Rabat - A joint committee of Moroccan and Spanish fishery experts are exploring partnership and investment opportunities in the southern Moroccan city of Dakhla.
Rabat – A joint committee of Moroccan and Spanish fishery experts are exploring partnership and investment opportunities in the southern Moroccan city of Dakhla.
The four-day visit kicked off on February 15. The visit is an opportunity to “support and defend common interests in the framework of the Fisheries Agreement between Morocco and the European Union (EU),” Lamine Hormatallah, the southern provinces regional president of the General Confederation of Moroccan Entreprises (CGEM) told Maghreb Arab Press (MAP).
He added that the committee is planning another meeting to examine developments in the sea and fisheries activities and the potential cooperation between the two parties with the aim of completing the project of the renewal of the agreement and to address the challenges posed.
Hormatallah has also underscored the importance of this meeting and the role of the marine fisheries sector as an essential lever for development in the southern provinces.
The Moroccan-Spanish joint delegation visited an industrial unit for freezing and packing fish in Dakhla, where they learned how the plant works and the processing of sea products.
A meeting was also held at the Regional Investment Center in the city of Dakhla, attended by economic operators from the region. During this meeting, the members of the delegation were informed of the potential for sea investments carried out by Morocco to develop the region, according to MAP.
Importance of EU-Morocco Fisheries Agreement
The fisheries ties between Morocco and the European Union date back to 1988. The four-year fishing agreement provided annual permits without restriction, according to the European Union. Since then partnerships between the two parties have strengthened to involve protocols from different fields, including trade activities.
According to the director of Human Rights Without Frontiers (HRWF), Willy Fature, the EU-Morocco fisheries partnership is an important collaboration. Quoted by the Brussels-based news outlet, Europa Reporter; Fature said that “the fisheries agreement is an important mechanisms for voicing and mainstreaming.”
The HRWF president added that Sahrawi people “have also benefited from the Fisheries Agreement between the EU and Morocco.” Fature, who visited the fisheries port in the city of Dakhla said that “there were hundreds of people, mainly women, working there in the factory,” adding that “fisheries are really a main source of employment for Morocco.”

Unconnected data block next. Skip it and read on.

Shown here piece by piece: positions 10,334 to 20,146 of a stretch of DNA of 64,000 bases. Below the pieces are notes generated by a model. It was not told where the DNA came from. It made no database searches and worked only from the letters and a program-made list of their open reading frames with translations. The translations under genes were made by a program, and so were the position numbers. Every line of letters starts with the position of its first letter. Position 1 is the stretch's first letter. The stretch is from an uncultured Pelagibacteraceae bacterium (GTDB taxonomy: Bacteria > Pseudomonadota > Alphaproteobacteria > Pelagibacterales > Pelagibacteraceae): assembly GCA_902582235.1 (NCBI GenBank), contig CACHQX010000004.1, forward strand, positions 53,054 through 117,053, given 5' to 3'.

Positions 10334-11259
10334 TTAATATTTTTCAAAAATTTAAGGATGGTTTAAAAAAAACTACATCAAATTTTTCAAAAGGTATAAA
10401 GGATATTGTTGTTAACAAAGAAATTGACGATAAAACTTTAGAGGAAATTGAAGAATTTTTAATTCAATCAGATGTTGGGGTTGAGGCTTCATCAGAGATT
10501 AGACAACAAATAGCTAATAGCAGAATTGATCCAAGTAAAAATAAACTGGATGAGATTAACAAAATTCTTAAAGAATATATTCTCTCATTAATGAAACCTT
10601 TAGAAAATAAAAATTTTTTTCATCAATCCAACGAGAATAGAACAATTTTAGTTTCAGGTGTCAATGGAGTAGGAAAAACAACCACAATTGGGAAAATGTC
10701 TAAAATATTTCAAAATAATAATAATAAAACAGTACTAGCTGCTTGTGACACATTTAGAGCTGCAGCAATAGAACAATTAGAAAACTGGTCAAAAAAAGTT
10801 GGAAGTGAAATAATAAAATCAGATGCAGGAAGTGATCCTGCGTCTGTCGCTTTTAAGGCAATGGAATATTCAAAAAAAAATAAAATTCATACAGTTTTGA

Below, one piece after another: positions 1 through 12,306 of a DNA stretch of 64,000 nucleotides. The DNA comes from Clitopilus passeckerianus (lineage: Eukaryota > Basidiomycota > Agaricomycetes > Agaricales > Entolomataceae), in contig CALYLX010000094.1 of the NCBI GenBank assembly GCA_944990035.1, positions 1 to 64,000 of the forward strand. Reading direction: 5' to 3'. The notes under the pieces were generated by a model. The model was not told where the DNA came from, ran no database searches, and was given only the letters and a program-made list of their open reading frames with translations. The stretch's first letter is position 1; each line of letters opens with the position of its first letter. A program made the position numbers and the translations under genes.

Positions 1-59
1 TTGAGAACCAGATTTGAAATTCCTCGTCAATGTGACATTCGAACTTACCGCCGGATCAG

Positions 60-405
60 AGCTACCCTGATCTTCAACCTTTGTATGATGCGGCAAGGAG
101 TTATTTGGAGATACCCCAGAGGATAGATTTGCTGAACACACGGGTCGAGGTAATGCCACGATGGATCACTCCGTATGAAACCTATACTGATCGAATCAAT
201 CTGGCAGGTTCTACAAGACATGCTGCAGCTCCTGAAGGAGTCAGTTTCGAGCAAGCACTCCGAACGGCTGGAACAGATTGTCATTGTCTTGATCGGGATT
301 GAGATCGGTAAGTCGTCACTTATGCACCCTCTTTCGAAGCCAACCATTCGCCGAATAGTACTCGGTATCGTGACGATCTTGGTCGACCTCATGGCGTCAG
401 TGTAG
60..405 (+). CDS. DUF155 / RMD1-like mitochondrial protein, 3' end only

The EU-Morocco Fisheries Agreement is due for a renewal next July. Both Morocco and EU are ambitious to renew the agreement. In January, Morocco’s Minister of Fisheries and Agriculture held talks in Brussels with the European Commissioner for Environment, Karmenu Vella, about the importance of the agreement. The EU and Moroccan officials have both agreed that the agreement is “essential for both parties.”
However, Morocco-EU agreement has long been denounced by Polisario, a separatist group from the southern Moroccan provinces. The front has been urging the European Union to compensate the Polisario for the “exploitation” of natural resources in Western Sahara without its permission.
The renewal of the agreement, however, is welcomed by many states, including Spain and Denmark.
On January 15, the Danish government informed its Parliament that it will accept the European Commission’s proposal to renegotiate the fisheries agreement with Morocco.
The legal advisor of the European Court of Justice (ECJ), Melchior Wathelet, said in a January legal opinion issued on Wednesday that the Fisheries Agreement concluded between the EU and Morocco was “invalid” because “it applies to Western Sahara and its adjacent waters.”
The advisor’s opinion has been strongly denounced by Moroccan and Spanish professional Fishermen. To respond to Melchior’s remarks, the fishermen issued a joint statement, saying that the adviser’s opinion “this deal guarantees the respect of international law and human rights; and since the opinion of the general council is not binding, we hope that EU Justice Court will adopt a position in support of the deal.”
“Moroccan and Spanish fishermen are surprised by the political motivations of this advisor,” their communiqué added. They also called on the UE to favor the renewal of the fisheries deal, which will expire later this year, in July. They urged the UE representatives to guarantee and “preserve the atmosphere of friendly and beneficial relations” that have so far characterized the said deal.